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Rectal culture is a laboratory test to identify bacteria and other germs in the rectum that can cause gastrointestinal symptoms and disease.
Culture - rectal
How the test is performed
A cotton swab is inserted into the rectum, rotated gently, and removed. A smear of the swab is placed in culture media to encourage the growth of bacteria and other organisms. The laboratory technician watches the culture for growth.
When growth is observed, the organisms can be identified. Further tests to determine the best treatment may also be done.
See also: Sensitivity analysis
How to prepare for the test
The health care provider does the rectal examination and collects the specimen.
How the test will feel
There may be pressure as the swab is inserted into the rectum, but the test is usually not painful.
Why the test is performed
The test is performed if your health care provider suspects that you have an infection of the rectum. It may be done when gonorrhea is suspected. It may also be done as an alternative to a fecal culture if it is not possible to get a specimen of feces.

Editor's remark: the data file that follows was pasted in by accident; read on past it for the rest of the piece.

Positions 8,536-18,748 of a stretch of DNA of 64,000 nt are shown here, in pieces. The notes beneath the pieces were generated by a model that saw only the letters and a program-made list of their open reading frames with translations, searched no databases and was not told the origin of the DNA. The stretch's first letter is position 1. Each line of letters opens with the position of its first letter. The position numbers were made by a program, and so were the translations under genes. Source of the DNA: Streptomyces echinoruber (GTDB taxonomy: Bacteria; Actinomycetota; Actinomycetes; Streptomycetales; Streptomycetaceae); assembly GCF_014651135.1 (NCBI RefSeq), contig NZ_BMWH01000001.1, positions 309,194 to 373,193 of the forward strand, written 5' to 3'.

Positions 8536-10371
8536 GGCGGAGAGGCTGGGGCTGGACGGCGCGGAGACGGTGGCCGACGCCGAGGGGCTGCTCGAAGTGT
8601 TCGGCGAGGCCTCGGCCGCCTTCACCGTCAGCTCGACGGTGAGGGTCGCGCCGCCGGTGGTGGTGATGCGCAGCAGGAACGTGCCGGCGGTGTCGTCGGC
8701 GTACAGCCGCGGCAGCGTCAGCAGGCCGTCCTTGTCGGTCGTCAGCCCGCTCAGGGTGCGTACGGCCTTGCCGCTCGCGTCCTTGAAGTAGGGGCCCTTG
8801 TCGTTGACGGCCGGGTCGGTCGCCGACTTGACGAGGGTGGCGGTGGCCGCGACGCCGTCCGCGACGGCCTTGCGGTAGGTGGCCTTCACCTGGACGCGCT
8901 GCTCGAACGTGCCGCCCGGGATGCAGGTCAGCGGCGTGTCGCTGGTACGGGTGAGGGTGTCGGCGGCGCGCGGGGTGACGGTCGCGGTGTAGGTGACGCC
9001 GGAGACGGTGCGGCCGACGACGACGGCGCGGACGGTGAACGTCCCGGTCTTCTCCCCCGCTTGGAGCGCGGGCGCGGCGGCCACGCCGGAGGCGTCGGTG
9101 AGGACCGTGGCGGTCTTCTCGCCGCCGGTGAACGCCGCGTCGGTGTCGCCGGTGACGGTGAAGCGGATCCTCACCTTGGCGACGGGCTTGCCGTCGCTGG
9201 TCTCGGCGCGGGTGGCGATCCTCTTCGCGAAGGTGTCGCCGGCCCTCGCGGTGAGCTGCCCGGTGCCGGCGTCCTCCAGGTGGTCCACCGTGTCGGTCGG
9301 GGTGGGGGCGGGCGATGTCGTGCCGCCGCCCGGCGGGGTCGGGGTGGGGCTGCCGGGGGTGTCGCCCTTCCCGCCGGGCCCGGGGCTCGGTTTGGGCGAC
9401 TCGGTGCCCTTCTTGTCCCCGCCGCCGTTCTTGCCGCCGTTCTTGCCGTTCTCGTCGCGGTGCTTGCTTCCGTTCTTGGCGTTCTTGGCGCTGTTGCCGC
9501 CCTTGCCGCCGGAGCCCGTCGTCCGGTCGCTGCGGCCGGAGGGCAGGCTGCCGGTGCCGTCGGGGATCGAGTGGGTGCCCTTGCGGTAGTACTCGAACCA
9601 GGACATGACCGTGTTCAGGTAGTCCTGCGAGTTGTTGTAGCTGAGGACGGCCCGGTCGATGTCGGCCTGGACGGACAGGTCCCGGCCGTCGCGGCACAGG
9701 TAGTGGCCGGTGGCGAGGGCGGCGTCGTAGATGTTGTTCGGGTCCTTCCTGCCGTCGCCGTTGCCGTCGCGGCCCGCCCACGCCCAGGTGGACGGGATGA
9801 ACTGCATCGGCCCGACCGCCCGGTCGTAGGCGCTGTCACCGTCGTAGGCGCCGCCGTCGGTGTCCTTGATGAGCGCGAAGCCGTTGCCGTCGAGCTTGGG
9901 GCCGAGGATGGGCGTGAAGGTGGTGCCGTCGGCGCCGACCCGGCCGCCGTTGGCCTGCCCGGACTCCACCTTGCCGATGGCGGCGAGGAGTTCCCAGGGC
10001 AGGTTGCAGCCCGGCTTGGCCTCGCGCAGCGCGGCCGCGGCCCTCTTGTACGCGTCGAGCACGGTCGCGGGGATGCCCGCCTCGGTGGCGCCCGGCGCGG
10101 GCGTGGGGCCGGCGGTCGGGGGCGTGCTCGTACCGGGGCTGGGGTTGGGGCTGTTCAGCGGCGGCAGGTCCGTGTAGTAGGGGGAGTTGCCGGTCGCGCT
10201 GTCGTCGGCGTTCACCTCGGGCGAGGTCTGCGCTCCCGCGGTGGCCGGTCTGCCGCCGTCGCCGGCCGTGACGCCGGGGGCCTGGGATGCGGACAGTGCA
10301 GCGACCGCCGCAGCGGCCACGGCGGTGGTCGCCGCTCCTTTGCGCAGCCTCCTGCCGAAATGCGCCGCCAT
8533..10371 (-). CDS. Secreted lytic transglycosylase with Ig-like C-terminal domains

The rectal culture may also be performed in a hospital or nursing home setting to see if someone carries vancomycin-resistant enterococcus (VRE) in their intestine, which can be spread to other patients.
Finding bacteria and other germs that are usually found in the body is normal.
Normal value ranges may vary slightly among different laboratories. Talk to your health care provider about the meaning of your specific test results.
What abnormal results mean
Abnormal results may mean you have an infection, such as bacterial or parasitic enterocolitis or gonorrhea. Sometimes a culture shows that you are a carrier, but you may not have an infection.
See also: Proctitis
What the risks are
There are no risks.
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- Last Reviewed on 04/26/2012
- Linda J. Vorvick, MD, Medical Director and Director of Didactic Curriculum, MEDEX Northwest Division of Physician Assistant Studies, Department of Family Medicine, UW Medicine, School of Medicine, University of Washington; and George F. Longstreth, MD, Department of Gastroenterology, Kaiser Permanente Medical Care Program, San Diego, California. Also reviewed by David Zieve, MD, MHA, Medical Director, A.D.A.M. Health Solutions, Ebix, Inc.
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This page was last updated: May 31, 2013